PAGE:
Sen. John Kerry has come to the Council on Foreign Relations in New York to deliver a major foreign-policy address, and he looks great. With his cragged face and silvery hair, he is the very picture of a senator. But at a time when Democratic activists are fed up with a party establishment that they think hasn’t been confrontational enough toward President Bush, Kerry’s senatorial looks aren’t necessarily an asset. It is the pugnacious, sleeves-rolled-up Howard Dean who has been routing Kerry in the race for the Democratic nomination.
#ad#Dean first got his momentum with his opposition to the Iraq war. As he has thrived, the other candidates, very much including Kerry, have adopted his tone of outright rejection of all things Bush. So, as Kerry stands before an audience that represents the epicenter of the American foreign-policy establishment, he is essentially domesticated Dean. He’s not shouting or pointing. But the message is the same–that, in Kerry’s words, Bush “has pursued the most arrogant, inept, reckless, and ideological foreign policy in modern history.”
Whoever is the eventual Democratic nominee will make this case against Bush, so Kerry’s 45-minute speech provides a good occasion to ask: Does it make any sense?
On the one hand, Kerry excoriates Bush for running roughshod over U.S. allies in the run-up to the Iraq War. On the other, he stipulates that “we had to hold Saddam Hussein accountable, and we needed to lead in that effort.” How would Kerry square those two positions given the French and German opposition to the war? The candidate says he would have delayed the U.S. invasion and gone back to France and Germany month after month to ask if they were finally ready to approve of it. Kerry’s theory is that eventually this would have embarrassed them into going along.
This badly underestimates the depth of their opposition to the war. Germany at the time said that it wouldn’t support an invasion even if a U.N. resolution passed explicitly authorizing it. And the French were clearly acting in bad faith, telling Colin Powell they would support the use of force if Iraq didn’t comply with U.N. resolution 1441 without demanding another U.N. vote. They then demanded another U.N. vote and worked to defeat it. The French don’t embarrass easily, and thinking that serially asking them “pretty please” would have changed much is fantasy masquerading as policy.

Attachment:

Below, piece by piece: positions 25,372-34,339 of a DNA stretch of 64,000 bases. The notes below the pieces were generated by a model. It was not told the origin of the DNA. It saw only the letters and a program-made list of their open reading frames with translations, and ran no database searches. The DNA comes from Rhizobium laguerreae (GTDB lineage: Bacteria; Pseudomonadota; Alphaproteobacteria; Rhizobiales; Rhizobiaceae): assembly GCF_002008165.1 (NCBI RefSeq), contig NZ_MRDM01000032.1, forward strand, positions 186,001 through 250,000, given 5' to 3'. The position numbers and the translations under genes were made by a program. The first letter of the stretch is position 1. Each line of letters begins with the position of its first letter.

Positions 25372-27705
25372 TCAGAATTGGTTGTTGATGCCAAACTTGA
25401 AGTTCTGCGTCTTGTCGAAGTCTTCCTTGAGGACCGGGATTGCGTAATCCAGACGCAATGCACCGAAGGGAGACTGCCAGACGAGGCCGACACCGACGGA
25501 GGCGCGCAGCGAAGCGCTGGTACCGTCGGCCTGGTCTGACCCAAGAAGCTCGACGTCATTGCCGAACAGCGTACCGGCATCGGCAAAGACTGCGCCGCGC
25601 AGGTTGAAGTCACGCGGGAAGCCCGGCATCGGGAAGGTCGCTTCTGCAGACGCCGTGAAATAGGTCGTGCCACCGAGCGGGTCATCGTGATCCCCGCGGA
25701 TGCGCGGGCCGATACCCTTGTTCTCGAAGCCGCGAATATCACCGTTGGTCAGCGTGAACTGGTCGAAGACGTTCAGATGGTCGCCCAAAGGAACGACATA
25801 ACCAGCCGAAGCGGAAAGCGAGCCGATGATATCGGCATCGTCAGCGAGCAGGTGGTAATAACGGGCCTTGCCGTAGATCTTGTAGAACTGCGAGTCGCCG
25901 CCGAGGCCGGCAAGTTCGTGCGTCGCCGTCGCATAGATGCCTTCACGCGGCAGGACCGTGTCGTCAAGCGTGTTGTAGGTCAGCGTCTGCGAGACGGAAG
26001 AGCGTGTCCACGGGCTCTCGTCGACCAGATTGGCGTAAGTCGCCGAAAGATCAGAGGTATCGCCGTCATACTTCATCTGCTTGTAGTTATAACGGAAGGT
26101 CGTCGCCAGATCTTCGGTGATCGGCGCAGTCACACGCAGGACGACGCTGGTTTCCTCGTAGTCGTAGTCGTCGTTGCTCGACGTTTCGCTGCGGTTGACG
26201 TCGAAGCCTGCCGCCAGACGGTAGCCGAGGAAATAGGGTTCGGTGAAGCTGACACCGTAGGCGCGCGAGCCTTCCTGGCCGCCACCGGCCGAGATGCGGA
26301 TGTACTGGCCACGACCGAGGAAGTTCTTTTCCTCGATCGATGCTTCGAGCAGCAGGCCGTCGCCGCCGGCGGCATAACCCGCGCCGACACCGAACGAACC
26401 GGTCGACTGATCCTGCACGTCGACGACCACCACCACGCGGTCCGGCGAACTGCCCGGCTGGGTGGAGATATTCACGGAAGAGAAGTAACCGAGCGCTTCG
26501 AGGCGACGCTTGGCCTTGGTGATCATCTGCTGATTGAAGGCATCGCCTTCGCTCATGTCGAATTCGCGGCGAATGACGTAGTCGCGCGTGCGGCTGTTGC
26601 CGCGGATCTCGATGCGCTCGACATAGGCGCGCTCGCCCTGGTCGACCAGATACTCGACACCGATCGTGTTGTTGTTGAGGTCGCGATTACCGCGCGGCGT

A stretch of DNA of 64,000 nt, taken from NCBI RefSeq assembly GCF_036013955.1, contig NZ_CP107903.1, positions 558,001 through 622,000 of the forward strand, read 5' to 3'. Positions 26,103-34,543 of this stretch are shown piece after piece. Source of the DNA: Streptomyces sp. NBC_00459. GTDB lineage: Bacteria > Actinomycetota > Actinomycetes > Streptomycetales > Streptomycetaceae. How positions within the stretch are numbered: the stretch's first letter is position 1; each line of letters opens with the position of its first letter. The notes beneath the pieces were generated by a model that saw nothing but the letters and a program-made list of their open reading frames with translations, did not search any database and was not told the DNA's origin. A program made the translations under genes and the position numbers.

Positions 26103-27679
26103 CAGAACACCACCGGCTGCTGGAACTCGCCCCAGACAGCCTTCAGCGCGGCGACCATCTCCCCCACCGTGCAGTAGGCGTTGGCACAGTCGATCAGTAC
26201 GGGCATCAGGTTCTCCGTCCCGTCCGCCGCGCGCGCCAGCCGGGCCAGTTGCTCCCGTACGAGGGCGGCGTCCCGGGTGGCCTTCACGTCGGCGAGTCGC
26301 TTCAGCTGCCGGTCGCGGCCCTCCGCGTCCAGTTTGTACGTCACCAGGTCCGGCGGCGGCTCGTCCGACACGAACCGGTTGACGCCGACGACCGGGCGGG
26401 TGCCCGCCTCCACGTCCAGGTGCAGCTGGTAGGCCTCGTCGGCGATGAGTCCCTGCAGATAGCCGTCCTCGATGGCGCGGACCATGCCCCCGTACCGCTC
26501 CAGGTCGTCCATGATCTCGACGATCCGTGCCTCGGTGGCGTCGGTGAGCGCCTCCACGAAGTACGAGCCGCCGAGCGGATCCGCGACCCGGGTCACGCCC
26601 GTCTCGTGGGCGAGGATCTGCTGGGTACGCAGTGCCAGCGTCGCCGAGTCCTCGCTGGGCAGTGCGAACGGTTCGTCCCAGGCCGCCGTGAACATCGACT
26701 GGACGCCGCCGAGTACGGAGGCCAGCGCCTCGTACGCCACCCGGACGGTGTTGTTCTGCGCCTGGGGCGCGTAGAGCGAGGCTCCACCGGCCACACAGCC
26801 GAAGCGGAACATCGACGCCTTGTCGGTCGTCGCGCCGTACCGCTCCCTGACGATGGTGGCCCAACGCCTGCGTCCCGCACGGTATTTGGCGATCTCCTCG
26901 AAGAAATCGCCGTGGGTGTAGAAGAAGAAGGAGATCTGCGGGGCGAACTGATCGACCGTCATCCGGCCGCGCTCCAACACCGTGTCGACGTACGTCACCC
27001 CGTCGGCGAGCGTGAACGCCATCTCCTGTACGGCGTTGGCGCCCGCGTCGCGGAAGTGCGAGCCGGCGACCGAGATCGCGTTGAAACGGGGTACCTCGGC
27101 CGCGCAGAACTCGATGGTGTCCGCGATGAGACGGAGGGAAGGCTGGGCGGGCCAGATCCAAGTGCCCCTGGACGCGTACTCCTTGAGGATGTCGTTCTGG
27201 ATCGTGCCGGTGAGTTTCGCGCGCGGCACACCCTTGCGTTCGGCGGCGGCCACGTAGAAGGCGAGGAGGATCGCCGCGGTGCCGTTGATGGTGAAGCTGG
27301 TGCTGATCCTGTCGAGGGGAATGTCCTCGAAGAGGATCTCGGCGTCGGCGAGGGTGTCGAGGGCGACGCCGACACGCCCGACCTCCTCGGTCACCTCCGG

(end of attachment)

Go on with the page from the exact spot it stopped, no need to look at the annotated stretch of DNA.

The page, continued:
What now? Kerry criticizes Bush for what appears to be a “politically expedient” strategy of “cut and run” in Iraq. This is rather rich coming from the candidate who voted against the $87 billion package to rebuild Iraq and fund U.S. military operations there because he is trailing Dean. Kerry’s implausible proposal is to hand operations over to the United Nations, an organization that already has cut and run from Iraq. More fantasy.
For the other trouble spots in the world, Kerry prescribes talk–with Iran, the Palestinian Authority and North Korea. But the Clinton administration tried soft-touch diplomacy in all three cases and got respectively: nothing, a terror war against Israel, and a broken nuclear-arms agreement. Kerry displays a liberal’s core belief that the world’s bad actors will come to see reason so long as we keep up a cheerful patter with them. Yes, diplomacy has its place, but this faith in the power of talk for talk’s sake is simply naivete.
Kerry scores some points. The administration has been too reluctant to cooperate with investigations into 9/11 and Iraq intelligence failures. Its public diplomacy has been lacking. And it has been soft on the Saudis. But these points won’t add up to much if the Democrats can’t convince the public that they represent a serious alternative on foreign policy and have a coherent critique of Bush. By this standard, Kerry’s speech is in keeping with his entire campaign so far–it’s a failure.
–Rich Lowry is author of Legacy: Paying the Price for the Clinton Years.
(c)2003 King Features Syndicate